Over the past 25 years a serious health crisis has occurred in our country, and it has not only caused devastating damage to individuals and families, but it is preventable.Billions of dollars are spent annually in health care costs by those who are affected, while others are likewise spending billions of dollars to treat and prevent the condition. The problem is obesity and left untreated can become morbid obesity in which a person is at least one hundred pounds over their ideal weight. As a nation and a culture we are simply eating ourselves to death.
During my years as a general surgeon I treated my share of patients who were morbidly obese. I confess I dreaded seeing such a patient referred to me for a surgical procedure, because the complication rates were so high and the mortality rates were also increased. I had a family practitioner who referred many patients to me for care, and he would frequently say something like this, “I have a lady who needs her gall bladder removed because of stones, and she is also suffering from acute biscuit poisoning!” It would have been funny were the patients not so prone to poor healing and infections. On one particular weekend I remember doing emergency gall bladder surgery on three women whose combined weights were eleven hundred pounds. Fortunately for my surgical team we were able to do the laparoscopic procedure on each of them, and this was physically much easier than the old-fashioned open procedure. And fortunately for the patients each of them healed with no complications.
When I transitioned into wound care for the last twelve years of my practice life I also treated many extremely obese patients. One of the many problems of morbid obesity is chronically swollen and edematous lower extremities. This can lead to open wounds of the lower legs, particular in a diabetic patient, and these wounds are hard to heal and prone to enlarge and become infected.
When I practiced at Washington Regional Medical Center in Fayetteville, Arkansas, one of my referring physicians was Dr. Tim Cogburn (fictitious name), an internist. His medical office was in the hospital building one floor above the Wound Care Clinic. Occasionally he would come to the clinic for a brief visit, and we would have a cup of coffee together. We became good friends, and he and his wife Darlene (fictitious) even joined our Sunday school class at University Baptist Church.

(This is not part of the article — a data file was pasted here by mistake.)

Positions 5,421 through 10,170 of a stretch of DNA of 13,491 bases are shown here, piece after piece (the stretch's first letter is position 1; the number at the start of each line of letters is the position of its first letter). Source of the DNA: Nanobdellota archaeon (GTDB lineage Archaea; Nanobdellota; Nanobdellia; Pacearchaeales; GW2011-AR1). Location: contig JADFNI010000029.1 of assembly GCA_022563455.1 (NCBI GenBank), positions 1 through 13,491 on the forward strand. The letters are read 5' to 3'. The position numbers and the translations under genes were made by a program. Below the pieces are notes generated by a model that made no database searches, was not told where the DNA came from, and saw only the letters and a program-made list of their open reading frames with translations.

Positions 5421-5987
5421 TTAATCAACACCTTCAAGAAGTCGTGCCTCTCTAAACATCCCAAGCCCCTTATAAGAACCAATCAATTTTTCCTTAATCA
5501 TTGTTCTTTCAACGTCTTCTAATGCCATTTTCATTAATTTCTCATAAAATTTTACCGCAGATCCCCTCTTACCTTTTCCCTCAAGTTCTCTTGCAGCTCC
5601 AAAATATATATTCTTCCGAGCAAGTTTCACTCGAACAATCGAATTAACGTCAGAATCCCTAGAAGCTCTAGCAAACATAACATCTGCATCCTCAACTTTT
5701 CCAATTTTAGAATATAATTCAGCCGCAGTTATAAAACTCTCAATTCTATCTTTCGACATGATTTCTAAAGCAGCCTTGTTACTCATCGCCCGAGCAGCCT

On one particular visit we were discussing a patient he had referred for treatment of a poorly healing leg ulcer. She was extremely obese, and the wound was requiring an unusually long time to heal. Tim said, “I send you quite a few of my patients with chronic wounds, and all of them are overweight. I understand all of the physical and emotional things an overweight person deals with because of my own experience. I understand the stress in an obese person whose only thoughts are about food, and the intense craving such an individual has for carbohydrates.” I didn’t comment on his remarks because Tim weighed in excess of three hundred pounds. Then he made a shocking statement when he said, “I’m just a shadow of my former self. A few years ago I weighed in excess of six hundred pounds!” He continued, “I knew as a physician I would not live much longer with that kind of weight so I had a stomach stapling procedure, and as a result lost over three hundred pounds.”
We had a brief conversation about the benefits of surgical procedures for extreme obesity, and I asked him, “How many calories a day does a person consume to maintain a weight of over six hundred pounds? Over ten thousand calories?” Tim said, “Probably so.” He continued; “Let me tell you a couple of things I did to satisfy my intense hunger pain.
Our home was approximately a twenty to twenty-five minute drive from my medical office. Within a block of our home was a doughnut shop which made the most delicious doughnuts I ever ate. I would stop there every morning and buy two dozen doughnuts, and I would eat every one of them while making the drive to the office.” “You ate two dozen doughnuts every day?” I asked. “Yes sir, and then would have a snack of something sweet before lunch,” he said. I quickly calculated at two hundred calories per doughnut, he was consuming forty eight hundred calories daily in doughnuts alone.
“Another story about my food cravings is rather humorous,” he said. “Darlene and I love barbecue sandwiches, and there was a well-known barbecue cafe in town. She called one day and asked if I would stop by the cafe and bring sandwiches home for dinner. I ordered one jumbo-sized for her and four jumbo’s for me and started home. The odor of the freshly made sandwiches was too much for me to resist, and before I made it home I had eaten all five of the jumbo sandwiches. Darlene was so mad at me, and after an argument I agreed the next time I brought sandwiches home I would place them in the trunk of the car to prevent me from getting to them. That’s part of the harmful psyche of a morbidly obese individual.”
I confess I love to eat, and many of the foods I enjoy are not healthy when eaten as part of a regular diet. Fried catfish, chicken fried steak, hamburgers, French fried potatoes, cinnamon rolls, and almost any dessert dish are among my favorites. I have learned over the past few years since my intense exercise routines have diminished, eating all the foods I enjoy are a sure path to excess weight gain. Likewise when I restrict the intake of such high carbs I will lose weight. A simple formula for weight loss which I advised my surgical patients who asked is to increase your exercise program and decrease your caloric intake. It is no magic formula, but it works. Losing extra pounds and coming as close to one’s ideal weight will sure make your surgeon happy, and it might just prolong your life!